If the principal aim of a property investor is not to generate income from rentals, but to make money through capital appreciation, then rental values don't matter if the property itself is appreciating. An annualised return of nearly 10% is really pretty good. You could leave the property unoccupied and still get that return. So if you aren't planning to keep the property very long, it may not be worth your while letting it at all. However, if the plan is to keep the property as a longer-term investment, it does need to be occupied, or at least managed. Property that is not cared for by humans who have a vested interest in maintaining or improving it deteriorates. So it may be that the London market will see substantial falls in rental values while house prices continue to rise. Having a tenant caretaker protects the value of your investment.
Izabella Kaminska posits a nightmare future in which London, and other big cities, become "ghost cities":
"Imagine the scenario many years along: streets and streets of vacant properties and offices, because there’s simply no one left who can afford the rents that can make renting worthwhile for landlords. And even though high prices have encouraged large volumes of new supply to be created by developers these have ended up mostly in the hands of wealth-preservationists, going straight into dark inventory stores.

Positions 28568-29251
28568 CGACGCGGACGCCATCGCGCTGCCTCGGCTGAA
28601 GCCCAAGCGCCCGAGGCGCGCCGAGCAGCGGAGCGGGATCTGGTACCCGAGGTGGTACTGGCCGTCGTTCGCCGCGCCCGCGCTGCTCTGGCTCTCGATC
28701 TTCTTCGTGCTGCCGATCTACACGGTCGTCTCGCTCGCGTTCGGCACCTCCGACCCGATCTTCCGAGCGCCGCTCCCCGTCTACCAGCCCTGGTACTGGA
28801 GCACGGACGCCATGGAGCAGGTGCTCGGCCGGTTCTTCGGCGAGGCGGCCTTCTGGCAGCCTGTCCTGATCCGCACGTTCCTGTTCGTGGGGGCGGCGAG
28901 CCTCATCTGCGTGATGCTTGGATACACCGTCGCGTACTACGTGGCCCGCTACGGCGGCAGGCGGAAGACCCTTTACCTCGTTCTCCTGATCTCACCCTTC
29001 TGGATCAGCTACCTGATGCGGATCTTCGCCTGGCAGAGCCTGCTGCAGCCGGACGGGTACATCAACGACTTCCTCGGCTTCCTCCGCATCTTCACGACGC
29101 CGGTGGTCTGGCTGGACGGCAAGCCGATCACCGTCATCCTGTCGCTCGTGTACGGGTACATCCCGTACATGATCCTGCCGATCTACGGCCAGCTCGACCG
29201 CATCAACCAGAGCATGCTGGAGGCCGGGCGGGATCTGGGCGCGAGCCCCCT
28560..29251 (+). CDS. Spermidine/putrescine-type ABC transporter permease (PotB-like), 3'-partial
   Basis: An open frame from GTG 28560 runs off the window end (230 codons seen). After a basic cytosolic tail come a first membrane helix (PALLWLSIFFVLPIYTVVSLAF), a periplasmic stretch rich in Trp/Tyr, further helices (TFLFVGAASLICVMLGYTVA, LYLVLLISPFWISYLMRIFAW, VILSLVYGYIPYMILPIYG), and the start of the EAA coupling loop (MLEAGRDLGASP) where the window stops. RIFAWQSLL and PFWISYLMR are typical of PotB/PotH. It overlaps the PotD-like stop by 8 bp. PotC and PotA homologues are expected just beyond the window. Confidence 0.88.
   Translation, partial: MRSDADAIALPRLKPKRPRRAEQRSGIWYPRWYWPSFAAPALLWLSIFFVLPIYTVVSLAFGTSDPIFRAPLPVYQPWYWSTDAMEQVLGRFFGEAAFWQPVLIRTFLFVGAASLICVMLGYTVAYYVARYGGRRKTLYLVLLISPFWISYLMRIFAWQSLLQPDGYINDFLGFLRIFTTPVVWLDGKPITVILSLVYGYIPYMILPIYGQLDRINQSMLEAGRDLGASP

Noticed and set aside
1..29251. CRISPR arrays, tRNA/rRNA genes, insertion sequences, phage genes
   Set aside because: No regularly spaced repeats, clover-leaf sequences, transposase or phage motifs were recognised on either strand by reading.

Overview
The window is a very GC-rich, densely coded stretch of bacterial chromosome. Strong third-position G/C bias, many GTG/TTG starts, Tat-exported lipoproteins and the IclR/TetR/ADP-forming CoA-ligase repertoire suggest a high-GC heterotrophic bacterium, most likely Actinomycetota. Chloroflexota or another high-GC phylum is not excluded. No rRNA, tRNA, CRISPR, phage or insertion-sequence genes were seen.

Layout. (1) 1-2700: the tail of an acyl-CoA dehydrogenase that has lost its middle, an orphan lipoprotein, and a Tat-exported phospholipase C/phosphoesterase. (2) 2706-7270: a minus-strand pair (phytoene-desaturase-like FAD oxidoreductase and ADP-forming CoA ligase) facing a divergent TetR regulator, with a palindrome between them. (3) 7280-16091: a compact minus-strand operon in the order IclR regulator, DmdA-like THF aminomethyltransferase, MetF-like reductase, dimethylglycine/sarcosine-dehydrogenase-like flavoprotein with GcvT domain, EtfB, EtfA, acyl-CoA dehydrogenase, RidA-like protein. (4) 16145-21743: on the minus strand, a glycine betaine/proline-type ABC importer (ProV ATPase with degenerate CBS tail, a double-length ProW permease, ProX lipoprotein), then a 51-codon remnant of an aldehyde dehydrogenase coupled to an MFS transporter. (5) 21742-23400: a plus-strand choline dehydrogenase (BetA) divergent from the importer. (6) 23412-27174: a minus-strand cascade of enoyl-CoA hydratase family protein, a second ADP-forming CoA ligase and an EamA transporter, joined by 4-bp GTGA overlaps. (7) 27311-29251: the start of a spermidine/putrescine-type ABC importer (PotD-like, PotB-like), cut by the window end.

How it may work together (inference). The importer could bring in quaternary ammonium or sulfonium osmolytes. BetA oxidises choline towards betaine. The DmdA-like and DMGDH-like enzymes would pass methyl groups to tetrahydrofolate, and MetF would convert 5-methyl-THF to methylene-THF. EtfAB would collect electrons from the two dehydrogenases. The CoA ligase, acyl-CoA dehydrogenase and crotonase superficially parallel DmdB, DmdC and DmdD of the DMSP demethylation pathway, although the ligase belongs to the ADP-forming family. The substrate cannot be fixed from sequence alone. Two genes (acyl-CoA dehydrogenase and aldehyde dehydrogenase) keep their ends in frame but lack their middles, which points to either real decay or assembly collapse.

"The capital city retains value only as a retail showroom, a cultural tourist spot and/or an arts and social hub for visitors or legacy occupants. But it has all the same been significantly dehumanised because almost no-one can afford to work there. The workers have either been replaced by robots and technology, or forced (unwittingly) into servitude to a faceless overseer who grants them permission to live rent free. Yes, yes.. think Jean-Luc Godard’s Alphaville.